fleetdigest February 2018

fleetdigest February 2018
fleetdigest February 2018

The February 2018 issue of fleetdigest is now available online. You can flip through it here, but first, a few words from the Associate Publisher of fleetdigest, Jack Kazmierski.

The Cost of Safety

What will advanced driver assistance technologies add to your bottom line?

When we think about the wonders of modern technology two points, usually come to mind—cost and benefits.

The benefits of some of the advanced driver assistance technologies already available on the market, as well as those soon to be on the market, are clear. They keep drivers and pedestrians as safe as possible.

On the cost side, we usually think of how much a certain safety system will add to the purchase price of a vehicle. But there’s another side to the cost equation that fleet managers need to keep in mind—repairs, and maintenance.

The value of a life

In a perfect world, we wouldn’t have to think about the price of safety. If a technology can help prevent a collision, an injury or even a death, it would make sense to have it. But that’s a very human way of thinking, and corporations don’t always see things that way. So if you manage a fleet for a company that sees employees as numbers rather than as individuals, spending the extra to keep them as safe as possible may not always be encouraged by the company.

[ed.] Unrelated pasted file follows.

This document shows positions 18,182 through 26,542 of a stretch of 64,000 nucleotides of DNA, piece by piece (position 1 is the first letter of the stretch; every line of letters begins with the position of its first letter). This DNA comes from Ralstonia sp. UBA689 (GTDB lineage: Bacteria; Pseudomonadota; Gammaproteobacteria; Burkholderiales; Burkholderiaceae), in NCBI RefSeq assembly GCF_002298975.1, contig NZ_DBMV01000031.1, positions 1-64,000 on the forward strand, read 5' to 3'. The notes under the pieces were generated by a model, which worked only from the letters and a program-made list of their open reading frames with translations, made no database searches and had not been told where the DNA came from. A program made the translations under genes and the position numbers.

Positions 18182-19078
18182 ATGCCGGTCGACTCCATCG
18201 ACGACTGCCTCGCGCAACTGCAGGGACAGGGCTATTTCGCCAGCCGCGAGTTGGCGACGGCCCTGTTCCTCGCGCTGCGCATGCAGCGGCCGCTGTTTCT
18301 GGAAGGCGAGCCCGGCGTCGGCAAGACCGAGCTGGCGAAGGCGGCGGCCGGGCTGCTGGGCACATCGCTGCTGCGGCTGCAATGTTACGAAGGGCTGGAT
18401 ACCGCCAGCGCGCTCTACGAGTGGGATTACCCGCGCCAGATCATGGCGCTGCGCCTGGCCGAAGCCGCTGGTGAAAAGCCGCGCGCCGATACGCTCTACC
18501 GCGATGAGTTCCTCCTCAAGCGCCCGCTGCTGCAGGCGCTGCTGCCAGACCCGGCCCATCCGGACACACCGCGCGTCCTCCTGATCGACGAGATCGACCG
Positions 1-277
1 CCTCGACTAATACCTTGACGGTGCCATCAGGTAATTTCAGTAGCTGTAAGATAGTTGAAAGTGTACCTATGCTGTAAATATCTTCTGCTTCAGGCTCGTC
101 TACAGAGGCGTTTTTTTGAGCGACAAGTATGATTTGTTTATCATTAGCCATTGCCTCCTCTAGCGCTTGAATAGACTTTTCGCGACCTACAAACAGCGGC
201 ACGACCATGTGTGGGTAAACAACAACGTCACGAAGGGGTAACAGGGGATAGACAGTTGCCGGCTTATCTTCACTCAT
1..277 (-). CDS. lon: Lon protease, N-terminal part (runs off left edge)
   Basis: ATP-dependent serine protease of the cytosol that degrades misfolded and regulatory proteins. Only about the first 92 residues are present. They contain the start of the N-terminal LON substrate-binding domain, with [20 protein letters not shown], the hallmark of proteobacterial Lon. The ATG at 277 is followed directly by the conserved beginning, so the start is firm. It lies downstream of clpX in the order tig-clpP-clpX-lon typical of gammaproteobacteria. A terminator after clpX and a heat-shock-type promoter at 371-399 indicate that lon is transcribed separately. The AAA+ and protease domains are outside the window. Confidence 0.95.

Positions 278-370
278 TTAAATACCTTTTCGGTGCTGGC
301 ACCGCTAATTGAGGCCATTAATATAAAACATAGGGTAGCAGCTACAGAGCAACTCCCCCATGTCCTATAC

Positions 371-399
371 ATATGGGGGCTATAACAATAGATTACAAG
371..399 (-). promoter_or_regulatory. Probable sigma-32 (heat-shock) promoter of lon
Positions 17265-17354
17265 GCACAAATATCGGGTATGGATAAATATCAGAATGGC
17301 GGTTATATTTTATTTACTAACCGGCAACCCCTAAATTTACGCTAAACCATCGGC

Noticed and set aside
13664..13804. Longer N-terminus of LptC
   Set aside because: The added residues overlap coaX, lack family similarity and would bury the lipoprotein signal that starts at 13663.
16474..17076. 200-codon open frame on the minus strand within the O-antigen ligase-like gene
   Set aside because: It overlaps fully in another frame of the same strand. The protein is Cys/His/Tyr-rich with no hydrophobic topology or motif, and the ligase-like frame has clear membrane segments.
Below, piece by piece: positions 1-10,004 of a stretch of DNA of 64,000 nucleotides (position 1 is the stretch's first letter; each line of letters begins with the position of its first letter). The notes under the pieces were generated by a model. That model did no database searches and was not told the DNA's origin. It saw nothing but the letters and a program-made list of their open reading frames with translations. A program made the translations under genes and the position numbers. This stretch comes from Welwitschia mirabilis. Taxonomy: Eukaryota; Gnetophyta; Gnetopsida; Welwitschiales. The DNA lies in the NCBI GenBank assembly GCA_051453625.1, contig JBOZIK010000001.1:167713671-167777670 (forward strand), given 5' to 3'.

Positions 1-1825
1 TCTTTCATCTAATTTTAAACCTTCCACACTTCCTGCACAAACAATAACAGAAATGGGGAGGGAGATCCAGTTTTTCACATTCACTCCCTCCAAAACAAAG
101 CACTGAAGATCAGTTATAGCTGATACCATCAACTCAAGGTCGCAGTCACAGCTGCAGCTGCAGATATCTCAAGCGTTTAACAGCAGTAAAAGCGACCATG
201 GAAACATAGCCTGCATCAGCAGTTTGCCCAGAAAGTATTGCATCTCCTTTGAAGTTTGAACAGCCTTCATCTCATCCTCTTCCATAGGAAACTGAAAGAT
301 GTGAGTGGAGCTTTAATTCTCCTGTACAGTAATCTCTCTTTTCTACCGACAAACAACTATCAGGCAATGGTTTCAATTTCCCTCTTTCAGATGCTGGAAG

I recently had the opportunity to tour a training centre for automotive technicians. While I was there, they had a high-end German sedan on the hoist, with lots of fancy pieces of equipment around it. My guide said that it was used to aim all the fancy cameras, sensors and radar the vehicle came equipped with. Apparently, it’s a must to realign all this specialized equipment after a collision or when certain parts are replaced.

My guide also explained that this particular vehicle was getting an alignment, and that besides straightening the actual wheels, the technician would also have to make sure that all the equipment the vehicle uses to “see” traffic and other obstacles was properly aligned, or the vehicle simple wouldn’t see the dangers it was designed to detect and avoid.

The bottom line, he explained, is that the technician would have to take two or three times longer than usual to do an alignment on this vehicle, which would translate into a bill that would be two or three times higher than the owner might be expecting.

If you think this only applies to high-end German sedans, as mentioned above, rest assured we’re seeing more and more of these technologies on more affordable vehicles, which means you’re going to see it on your selectors soon, if not already.

Will you shy away from these technologies because of the dollar figures associated with buying, maintaining and fixing them? Or will you calculate the real cost of not investing in technologies that could prevent disasters in the future? That’s a question we all have to answer.

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